So do you favour worker control or state socialism? I always got the impression that NazBol was state socialist.

I would say the majority of ideology comes from Dugin, however it is worthwhile to note the influence that Gaddaffi's Green Book has had on American National Bolsheviks.

I only know Dugin for his espousal of Eurasianism. Can you suggest any of his earlier writings on National Bolshevism?

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Re: National Bolshevism

Post by Pantheon Rising on Fri Apr 06, 2012 8:45 pm

RedSun wrote:So do you favour worker control or state socialism? I always got the impression that NazBol was state socialist.

Worker control with the State acting as a coordinator. Dugin himself emphasized the need to keep National Bolshevism "More communal and cooperative than administrative".

I only know Dugin for his espousal of Eurasianism. Can you suggest any of his earlier writings on National Bolshevism?

I would mainly suggest his most early work "Fascism: Borderless and Red", as well as "Knights Templar of the Proletariat". Those are honestly the best ones I have read, English translations of Dugin are harder than you think to come by.

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Re: National Bolshevism

Post by RedSun on Fri Apr 06, 2012 9:26 pm

Pantheon Rising wrote:Worker control with the State acting as a coordinator. Dugin himself emphasized the need to keep National Bolshevism "More communal and cooperative than administrative".

I have to ask, then: why use the term "Bolshevism"? I think it ties you pretty inextricably to the Marxist-Leninists of the early Soviet Union and the policies thereof.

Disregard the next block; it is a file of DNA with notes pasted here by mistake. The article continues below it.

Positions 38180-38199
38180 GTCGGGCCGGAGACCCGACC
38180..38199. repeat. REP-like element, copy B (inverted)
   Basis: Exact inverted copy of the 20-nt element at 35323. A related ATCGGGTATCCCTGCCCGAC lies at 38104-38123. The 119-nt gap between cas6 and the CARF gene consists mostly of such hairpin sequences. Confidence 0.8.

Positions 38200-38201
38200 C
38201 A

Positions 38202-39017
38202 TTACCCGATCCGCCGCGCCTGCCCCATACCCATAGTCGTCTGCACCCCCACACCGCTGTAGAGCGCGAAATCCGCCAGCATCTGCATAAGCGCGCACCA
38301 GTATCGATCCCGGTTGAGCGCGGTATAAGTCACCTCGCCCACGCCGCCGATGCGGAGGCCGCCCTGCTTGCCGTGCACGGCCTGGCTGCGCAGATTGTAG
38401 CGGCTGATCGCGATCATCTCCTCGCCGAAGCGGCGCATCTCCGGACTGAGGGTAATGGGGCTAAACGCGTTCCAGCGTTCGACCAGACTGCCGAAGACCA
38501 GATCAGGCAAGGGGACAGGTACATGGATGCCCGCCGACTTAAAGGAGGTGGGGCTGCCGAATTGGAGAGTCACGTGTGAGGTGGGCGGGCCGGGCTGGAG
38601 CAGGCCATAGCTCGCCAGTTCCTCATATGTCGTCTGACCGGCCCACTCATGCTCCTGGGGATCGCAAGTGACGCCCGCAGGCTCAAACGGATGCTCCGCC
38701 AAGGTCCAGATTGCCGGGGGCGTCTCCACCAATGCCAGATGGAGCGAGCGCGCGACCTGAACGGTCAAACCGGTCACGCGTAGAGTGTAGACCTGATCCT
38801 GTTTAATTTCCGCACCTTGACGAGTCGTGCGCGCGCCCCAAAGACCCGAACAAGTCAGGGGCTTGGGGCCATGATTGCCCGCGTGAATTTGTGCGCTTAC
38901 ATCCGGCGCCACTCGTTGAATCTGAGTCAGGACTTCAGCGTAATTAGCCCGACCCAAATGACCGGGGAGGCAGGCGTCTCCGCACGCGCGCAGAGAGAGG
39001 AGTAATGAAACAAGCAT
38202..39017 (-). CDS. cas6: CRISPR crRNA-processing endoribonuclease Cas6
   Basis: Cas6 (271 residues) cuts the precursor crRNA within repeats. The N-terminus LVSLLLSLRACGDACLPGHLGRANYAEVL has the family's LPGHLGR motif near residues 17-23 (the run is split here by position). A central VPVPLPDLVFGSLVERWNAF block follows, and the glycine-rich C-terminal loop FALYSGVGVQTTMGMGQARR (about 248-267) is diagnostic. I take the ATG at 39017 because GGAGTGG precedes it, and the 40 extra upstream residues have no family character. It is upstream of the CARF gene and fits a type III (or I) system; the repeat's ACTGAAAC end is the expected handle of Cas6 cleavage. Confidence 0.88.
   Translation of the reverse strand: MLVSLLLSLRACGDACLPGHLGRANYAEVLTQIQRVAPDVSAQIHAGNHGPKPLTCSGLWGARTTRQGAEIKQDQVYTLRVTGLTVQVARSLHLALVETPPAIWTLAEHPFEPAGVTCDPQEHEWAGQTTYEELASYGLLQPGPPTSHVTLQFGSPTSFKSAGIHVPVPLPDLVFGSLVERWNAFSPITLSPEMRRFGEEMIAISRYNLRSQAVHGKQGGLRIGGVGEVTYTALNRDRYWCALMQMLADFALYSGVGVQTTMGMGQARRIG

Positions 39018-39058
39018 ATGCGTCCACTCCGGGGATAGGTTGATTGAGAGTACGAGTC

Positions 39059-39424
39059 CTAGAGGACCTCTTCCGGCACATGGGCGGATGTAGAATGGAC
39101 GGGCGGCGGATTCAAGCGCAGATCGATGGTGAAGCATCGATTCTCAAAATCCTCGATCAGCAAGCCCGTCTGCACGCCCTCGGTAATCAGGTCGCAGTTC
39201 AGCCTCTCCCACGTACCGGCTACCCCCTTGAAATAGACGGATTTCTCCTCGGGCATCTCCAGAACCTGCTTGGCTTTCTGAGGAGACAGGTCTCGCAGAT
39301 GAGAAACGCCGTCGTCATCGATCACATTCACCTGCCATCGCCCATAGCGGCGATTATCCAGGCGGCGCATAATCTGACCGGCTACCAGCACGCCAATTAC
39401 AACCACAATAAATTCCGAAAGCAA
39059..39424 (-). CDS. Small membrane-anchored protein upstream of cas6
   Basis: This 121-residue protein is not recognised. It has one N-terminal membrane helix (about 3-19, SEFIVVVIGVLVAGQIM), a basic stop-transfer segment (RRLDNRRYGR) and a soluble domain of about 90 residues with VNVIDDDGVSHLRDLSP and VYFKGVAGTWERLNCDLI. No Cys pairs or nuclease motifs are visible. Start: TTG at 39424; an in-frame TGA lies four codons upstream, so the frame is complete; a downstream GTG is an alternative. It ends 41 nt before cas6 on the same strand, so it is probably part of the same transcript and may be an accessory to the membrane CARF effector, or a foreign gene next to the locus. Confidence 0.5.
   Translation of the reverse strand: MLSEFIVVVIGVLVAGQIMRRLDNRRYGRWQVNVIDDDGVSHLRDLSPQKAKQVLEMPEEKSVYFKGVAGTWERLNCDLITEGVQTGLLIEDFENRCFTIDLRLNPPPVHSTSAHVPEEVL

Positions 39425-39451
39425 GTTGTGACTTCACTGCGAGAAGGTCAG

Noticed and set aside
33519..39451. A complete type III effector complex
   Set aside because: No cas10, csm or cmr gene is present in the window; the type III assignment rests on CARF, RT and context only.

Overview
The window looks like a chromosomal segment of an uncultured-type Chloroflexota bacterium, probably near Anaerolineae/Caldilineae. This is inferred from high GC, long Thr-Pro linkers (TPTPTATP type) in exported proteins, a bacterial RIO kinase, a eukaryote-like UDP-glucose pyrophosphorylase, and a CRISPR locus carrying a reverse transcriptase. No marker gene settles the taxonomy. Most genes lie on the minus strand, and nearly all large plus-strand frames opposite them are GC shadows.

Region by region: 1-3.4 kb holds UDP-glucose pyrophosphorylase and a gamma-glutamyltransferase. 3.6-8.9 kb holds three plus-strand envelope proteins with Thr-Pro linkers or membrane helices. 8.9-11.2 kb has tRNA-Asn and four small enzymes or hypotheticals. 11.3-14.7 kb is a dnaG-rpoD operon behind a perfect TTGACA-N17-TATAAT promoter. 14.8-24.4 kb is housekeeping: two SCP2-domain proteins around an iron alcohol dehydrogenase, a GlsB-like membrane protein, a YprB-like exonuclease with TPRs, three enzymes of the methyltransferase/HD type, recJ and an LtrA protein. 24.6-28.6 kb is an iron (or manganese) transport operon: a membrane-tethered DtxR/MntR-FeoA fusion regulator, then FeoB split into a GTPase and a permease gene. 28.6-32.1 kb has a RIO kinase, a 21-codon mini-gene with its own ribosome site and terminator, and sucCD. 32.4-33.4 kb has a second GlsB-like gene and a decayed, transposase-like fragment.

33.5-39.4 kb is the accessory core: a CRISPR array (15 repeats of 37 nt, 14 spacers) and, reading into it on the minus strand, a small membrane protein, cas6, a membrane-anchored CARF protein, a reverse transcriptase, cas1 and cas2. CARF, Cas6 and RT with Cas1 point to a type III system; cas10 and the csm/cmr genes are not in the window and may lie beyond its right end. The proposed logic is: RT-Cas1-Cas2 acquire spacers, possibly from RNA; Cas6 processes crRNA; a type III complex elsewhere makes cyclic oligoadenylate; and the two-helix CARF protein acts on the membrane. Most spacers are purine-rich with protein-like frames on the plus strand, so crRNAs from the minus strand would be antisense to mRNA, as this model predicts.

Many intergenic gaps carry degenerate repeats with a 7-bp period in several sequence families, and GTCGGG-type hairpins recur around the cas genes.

I would mainly suggest his most early work "Fascism: Borderless and Red", as well as "Knights Templar of the Proletariat". Those are honestly the best ones I have read, English translations of Dugin are harder than you think to come by.

It doesn't surprise me at all, to be honest. I'm going to start expanding my knowledge of languages soon, and Russian is definitely on the list.

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Re: National Bolshevism

Post by Celtiberian on Fri Apr 06, 2012 10:58 pm

RedSun wrote:I have to ask, then: why use the term "Bolshevism"? I think it ties you pretty inextricably to the Marxist-Leninists of the early Soviet Union and the policies thereof.

It's a misnomer when applied to the theories espoused by Aleksandr Dugin. Contemporary Russian National Bolsheviks simply use the term because they wish to identify with the historical epoch of Bolshevik rule, especially Stalin's administration. However, this identification extends no further than to what they perceive as being the nationalistic qualities the Bolsheviks possessed. Dugin rejects Marxian theory in its entirety and instead follows in the "Conservative Revolutionary" philosophical tradition. Lately, Dugin rarely discusses anything aside from his nonsensical geopolitical theories.

The original German National Bolsheviks (e.g., Fritz Wolffheim, Heinrich Laufenberg, Ernst Niekisch, Karl Otto Paetel, and Harro Schulze-Boysen), conversely, descended from the Marxist tradition and incorporated elements of reactionary nationalism into their ideology, to varying degrees. They used the term "Bolshevism" because they sought to replace German capitalism with a centrally planned economy à la Stalin's Soviet Union. Some consider Ernst Niekisch to have been a Conservative Revolutionary thinker, which is somewhat accurate for part of his political career. However, Niekisch started his political career as a Marxist (slowly becoming more heterodox as he aged) and ended it as a staunchly orthodox Marxist—having completely abandoned reactionary nationalism.